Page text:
Review: Dr Jekyll and Mr Hyde by Robert Louis Stevenson



‘All human beings, as we meet them, are commingled out of good and evil: and Edward Hyde, alone in the ranks of mankind, was pure evil’

Published as a ‘shilling shocker’, Robert Louis Stevenson’s dark psychological fantasy gave birth to the idea of the split personality. The story of respectable Dr Jekyll’s strange association with ‘damnable young man’ Edward Hyde; the hunt through fog-bound London for a killer; and the final revelation of Hyde’s true identity is a chilling exploration of humanity’s basest capacity for evil.


I read this novel as my BookBum Club book for April! Check out this page to find out more about my very own Book Club!

I’m glad I finally read this one, as it’s one of those “must read books in your lifetime”. I thought the novella average at best. It didn’t really grab me, and personally, I only found the last chapter from Jekyll’s perspective interesting.

Being an old book, the horror of the story would have been super shocking at the time, I can totally appreciate that, but I don’t think it really kept it’s spookiness over the years. There was plenty of atmosphere about the dark, mysterious streets of London, but the actual story left me wanting more.

I also found the characters really uninteresting. I really didn’t feel like any of them had much of a personality. If we had learnt more about Jekyll maybe I could have sympathised more with his terror and troubles, but since I felt there was a distance between him and me as the reader, I wasn’t that sympathetic.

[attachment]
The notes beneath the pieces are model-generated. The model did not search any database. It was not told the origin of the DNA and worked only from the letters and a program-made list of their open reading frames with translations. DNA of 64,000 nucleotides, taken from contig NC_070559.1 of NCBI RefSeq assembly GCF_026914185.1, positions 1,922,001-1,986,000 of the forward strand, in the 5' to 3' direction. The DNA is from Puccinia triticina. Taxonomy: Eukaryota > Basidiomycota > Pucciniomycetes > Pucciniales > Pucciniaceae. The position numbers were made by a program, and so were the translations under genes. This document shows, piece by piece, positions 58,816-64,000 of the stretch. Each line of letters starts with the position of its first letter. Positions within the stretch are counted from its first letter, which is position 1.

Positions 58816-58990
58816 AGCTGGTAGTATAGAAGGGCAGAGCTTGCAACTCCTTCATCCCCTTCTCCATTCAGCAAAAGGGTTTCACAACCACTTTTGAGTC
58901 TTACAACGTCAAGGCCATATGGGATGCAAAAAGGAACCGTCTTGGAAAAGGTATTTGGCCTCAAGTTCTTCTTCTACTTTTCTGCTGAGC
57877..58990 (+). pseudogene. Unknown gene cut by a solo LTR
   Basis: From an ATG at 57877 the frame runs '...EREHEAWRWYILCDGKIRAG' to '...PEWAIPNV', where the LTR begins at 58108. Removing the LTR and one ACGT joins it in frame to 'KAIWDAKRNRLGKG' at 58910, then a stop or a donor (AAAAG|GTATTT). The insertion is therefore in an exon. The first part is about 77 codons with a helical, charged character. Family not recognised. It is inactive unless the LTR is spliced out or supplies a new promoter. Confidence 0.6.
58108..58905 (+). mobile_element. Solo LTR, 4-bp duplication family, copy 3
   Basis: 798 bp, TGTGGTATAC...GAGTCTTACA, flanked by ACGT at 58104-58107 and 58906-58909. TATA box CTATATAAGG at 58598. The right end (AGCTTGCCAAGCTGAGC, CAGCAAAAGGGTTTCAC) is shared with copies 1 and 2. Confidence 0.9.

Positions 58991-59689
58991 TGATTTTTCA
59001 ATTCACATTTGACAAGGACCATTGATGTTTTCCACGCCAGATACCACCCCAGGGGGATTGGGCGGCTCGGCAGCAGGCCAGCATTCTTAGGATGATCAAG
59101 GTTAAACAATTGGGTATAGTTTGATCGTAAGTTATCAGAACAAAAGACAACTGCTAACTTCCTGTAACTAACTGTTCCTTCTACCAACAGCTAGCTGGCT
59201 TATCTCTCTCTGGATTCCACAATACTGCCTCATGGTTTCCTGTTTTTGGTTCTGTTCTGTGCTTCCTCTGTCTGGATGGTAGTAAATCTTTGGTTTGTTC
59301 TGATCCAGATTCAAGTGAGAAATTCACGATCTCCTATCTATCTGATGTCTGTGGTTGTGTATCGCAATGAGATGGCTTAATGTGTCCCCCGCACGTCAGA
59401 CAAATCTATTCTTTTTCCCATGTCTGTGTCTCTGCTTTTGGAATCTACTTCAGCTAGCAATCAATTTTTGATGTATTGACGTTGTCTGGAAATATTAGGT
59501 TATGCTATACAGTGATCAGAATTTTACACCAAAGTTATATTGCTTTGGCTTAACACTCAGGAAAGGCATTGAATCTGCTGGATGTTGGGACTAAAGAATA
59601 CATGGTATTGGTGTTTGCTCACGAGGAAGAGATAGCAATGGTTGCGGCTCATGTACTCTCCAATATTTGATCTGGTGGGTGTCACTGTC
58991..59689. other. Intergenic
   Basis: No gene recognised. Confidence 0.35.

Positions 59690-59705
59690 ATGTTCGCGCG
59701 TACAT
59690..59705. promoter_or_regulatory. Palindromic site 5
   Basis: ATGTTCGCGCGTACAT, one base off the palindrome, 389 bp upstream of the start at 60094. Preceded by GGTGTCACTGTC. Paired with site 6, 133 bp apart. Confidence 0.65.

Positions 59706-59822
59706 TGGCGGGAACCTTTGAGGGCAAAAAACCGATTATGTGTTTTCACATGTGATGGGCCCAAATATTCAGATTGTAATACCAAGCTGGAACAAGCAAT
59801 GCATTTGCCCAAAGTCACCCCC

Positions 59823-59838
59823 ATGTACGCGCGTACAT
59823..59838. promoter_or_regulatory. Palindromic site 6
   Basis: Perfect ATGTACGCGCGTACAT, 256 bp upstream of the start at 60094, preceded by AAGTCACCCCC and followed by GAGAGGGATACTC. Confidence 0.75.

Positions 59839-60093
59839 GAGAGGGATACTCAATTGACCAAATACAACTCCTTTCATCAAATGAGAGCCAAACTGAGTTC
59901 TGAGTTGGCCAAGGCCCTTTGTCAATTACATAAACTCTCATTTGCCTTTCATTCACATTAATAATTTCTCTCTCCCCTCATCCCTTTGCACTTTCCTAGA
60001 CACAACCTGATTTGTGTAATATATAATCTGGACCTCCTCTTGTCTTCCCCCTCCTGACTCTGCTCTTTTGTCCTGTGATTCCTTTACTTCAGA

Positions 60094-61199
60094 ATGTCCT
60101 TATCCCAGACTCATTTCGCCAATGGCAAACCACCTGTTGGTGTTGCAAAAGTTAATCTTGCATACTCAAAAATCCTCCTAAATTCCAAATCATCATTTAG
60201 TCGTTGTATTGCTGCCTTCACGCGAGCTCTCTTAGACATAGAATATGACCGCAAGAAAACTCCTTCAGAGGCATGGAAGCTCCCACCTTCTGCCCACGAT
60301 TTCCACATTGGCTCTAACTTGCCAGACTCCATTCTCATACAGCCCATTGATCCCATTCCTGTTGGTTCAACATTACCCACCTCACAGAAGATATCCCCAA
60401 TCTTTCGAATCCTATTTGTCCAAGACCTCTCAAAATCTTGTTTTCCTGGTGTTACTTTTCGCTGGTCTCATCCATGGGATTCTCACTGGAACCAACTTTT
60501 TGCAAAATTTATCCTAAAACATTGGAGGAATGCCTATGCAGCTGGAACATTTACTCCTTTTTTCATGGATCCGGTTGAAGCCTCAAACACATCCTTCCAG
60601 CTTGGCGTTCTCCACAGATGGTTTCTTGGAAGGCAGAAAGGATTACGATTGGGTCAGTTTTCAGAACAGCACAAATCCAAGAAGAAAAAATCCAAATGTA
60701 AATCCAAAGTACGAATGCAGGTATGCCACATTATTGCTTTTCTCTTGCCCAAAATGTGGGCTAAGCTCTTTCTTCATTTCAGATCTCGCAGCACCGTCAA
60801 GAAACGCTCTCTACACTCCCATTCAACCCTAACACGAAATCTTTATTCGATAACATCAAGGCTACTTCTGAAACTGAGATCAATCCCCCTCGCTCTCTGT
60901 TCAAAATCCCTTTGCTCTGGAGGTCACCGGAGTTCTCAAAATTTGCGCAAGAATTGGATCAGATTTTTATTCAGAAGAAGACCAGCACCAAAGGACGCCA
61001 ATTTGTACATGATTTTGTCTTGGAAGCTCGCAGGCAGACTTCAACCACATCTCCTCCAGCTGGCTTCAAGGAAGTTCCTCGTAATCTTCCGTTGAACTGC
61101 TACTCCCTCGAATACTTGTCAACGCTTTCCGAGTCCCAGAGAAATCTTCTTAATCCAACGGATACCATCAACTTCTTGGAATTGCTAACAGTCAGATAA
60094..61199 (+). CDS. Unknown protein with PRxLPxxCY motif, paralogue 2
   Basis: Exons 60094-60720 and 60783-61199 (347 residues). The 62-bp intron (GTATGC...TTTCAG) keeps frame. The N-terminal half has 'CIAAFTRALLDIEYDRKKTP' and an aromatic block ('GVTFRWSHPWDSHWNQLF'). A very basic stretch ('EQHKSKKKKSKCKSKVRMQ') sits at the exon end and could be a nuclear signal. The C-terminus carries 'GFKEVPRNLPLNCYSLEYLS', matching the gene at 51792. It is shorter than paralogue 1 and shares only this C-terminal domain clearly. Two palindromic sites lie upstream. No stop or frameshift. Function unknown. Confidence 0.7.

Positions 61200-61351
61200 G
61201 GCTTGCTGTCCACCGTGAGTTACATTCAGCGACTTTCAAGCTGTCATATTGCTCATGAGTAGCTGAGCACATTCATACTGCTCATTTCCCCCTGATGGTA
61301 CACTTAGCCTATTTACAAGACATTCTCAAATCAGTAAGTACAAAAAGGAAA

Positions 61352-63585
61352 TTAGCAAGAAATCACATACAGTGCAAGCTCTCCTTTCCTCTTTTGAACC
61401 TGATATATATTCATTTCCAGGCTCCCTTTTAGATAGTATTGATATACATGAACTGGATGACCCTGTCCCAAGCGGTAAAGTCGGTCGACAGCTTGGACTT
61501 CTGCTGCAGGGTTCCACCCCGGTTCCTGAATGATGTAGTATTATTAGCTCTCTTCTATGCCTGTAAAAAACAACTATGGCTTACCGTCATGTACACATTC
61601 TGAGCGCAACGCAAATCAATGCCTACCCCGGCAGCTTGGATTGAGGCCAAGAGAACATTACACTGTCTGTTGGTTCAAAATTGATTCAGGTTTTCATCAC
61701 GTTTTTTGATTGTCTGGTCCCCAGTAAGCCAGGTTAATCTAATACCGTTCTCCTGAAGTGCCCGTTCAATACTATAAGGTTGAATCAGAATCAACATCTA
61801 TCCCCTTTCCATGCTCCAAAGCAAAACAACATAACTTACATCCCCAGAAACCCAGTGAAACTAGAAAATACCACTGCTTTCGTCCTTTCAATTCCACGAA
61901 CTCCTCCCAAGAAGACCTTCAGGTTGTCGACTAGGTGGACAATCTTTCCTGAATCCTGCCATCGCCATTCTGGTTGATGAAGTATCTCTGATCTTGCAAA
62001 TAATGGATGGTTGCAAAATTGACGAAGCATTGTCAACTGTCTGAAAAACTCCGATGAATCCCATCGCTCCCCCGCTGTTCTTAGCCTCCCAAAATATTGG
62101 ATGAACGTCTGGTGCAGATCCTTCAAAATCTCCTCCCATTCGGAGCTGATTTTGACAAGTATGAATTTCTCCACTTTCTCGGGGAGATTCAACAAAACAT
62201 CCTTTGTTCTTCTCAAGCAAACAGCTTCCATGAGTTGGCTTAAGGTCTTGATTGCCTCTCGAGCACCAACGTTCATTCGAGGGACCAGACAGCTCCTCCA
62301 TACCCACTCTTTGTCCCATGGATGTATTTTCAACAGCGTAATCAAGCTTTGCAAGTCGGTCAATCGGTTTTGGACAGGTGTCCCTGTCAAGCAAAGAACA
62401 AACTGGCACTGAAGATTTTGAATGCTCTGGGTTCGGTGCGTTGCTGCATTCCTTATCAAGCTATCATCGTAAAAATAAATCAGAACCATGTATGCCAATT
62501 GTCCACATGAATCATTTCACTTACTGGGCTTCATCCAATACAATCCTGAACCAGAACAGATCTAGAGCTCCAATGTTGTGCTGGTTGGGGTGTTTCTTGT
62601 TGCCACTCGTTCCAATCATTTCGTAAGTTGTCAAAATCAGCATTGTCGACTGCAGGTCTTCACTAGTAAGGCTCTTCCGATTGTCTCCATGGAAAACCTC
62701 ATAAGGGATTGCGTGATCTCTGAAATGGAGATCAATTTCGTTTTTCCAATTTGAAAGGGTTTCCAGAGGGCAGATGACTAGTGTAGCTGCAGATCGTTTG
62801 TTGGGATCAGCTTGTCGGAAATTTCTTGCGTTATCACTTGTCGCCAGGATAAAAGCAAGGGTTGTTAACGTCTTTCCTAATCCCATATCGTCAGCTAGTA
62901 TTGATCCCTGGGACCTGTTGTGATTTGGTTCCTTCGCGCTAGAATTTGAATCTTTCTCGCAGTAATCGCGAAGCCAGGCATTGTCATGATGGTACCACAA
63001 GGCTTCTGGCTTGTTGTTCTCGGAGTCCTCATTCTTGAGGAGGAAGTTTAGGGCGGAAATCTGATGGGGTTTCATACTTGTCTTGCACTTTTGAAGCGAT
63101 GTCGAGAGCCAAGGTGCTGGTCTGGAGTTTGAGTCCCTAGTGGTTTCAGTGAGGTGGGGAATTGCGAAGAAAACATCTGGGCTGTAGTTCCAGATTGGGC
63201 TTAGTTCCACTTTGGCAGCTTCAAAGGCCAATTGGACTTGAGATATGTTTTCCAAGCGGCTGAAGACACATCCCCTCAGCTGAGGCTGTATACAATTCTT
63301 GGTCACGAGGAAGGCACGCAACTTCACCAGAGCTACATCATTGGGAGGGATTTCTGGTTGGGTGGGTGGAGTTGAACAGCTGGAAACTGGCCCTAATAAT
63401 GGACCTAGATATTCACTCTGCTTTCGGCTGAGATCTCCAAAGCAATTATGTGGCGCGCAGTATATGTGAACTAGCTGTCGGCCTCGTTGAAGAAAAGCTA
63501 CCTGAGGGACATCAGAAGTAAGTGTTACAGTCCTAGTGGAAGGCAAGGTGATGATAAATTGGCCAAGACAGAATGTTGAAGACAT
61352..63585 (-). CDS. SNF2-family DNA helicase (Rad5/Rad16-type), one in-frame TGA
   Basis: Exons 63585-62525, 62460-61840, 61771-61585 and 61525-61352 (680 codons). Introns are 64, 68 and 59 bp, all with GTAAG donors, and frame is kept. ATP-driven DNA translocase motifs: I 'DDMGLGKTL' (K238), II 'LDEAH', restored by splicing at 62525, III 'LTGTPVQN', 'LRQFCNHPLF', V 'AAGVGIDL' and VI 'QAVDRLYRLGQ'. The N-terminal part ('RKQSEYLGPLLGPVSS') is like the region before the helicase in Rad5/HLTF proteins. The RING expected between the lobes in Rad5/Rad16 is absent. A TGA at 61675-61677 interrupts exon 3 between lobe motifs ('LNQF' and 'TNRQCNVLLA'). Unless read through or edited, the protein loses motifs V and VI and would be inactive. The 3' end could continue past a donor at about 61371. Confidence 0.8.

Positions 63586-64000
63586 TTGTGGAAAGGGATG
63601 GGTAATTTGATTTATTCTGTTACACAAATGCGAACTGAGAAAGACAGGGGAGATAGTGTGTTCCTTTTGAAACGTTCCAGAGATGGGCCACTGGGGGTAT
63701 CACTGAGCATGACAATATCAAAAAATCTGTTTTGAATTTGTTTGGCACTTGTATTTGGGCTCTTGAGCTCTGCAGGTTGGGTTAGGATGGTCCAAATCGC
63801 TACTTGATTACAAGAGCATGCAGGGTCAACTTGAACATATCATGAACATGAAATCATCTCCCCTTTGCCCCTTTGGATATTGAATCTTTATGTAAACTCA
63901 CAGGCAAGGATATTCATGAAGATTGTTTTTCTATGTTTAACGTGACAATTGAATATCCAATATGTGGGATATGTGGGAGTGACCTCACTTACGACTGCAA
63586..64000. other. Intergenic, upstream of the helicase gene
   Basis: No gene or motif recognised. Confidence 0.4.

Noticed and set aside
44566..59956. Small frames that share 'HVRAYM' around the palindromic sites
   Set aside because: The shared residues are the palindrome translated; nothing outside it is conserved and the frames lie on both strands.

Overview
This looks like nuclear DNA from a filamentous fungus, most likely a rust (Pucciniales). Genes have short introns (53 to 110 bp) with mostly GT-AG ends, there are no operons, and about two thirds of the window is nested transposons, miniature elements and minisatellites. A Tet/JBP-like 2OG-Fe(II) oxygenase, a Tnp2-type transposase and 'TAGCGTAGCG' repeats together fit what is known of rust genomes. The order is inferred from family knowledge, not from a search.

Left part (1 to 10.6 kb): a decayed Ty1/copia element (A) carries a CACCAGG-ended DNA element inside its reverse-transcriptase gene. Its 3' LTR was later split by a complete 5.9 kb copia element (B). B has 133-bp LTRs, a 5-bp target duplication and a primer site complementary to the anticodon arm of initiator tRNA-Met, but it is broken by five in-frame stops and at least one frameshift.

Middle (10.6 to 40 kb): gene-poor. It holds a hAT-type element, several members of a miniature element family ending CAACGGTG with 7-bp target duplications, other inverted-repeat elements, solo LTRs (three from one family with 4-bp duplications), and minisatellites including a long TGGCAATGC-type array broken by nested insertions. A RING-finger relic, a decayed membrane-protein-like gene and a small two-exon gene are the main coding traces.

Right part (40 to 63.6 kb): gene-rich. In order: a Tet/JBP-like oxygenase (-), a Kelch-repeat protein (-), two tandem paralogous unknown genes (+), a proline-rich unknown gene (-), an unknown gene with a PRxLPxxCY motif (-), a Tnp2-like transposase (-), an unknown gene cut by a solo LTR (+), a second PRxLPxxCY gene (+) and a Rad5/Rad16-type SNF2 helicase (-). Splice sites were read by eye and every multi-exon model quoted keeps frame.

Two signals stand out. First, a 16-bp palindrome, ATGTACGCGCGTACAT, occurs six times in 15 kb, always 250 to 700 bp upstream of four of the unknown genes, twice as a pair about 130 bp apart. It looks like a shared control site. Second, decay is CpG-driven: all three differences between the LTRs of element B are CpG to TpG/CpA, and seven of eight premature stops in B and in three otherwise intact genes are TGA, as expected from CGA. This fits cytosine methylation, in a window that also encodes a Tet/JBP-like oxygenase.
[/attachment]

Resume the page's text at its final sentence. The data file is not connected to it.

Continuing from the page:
Like I said earlier, it was only right at the end, when Jekyll was describing what had happened, that my interest really piqued. It was interesting reading the events through his own eyes and getting the full picture of his demise. Unfortunately this interest came a little too late and I ended up only semi-enjoying this story.

Overall, I could have gone my lifetime without reading this one, but I feel better for having given it a shot (FOMO lol). If you like slow, and older fiction then I’m sure you’d probably get on with this one but I really love fast-paced horror, which this wasn’t.

*Buy it here: Amazon UK | Book Depository | Wordery

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17 Replies to “Review: Dr Jekyll and Mr Hyde by Robert Louis Stevenson”

  1. I agree that the ending is the best part of this, and the part that has aged the best. (Kinda like how I feel the beginning section of Dracula is the part that has held up the best.) It’s one of the risks with classic fiction. However, for myself, I’m glad that I read it so that I truly get any references to it.

    Liked by 1 person

  2. I only recently read (or listened) to this too and was surprised by how little was from Jekyll’s pov. I probably enjoyed it a little more than you but that may have been due to the narrator. I would listen to him narrating the phone book 🙂

    Liked by 1 person

  3. Oh, how I remember this book. I always thought the concept was fantastic and the writing well-done, but I have to agree that I wanted more fleshed out characters. It was hard to really have a connection with them. Funny enough, I was in the “Jekyll and Hyde” musical once upon a time, and I found the writing for that really captures the characters much more! Oh, and the death scenes are GRAPHIC in the musical…but really cool…anyways, great post!

    Liked by 1 person

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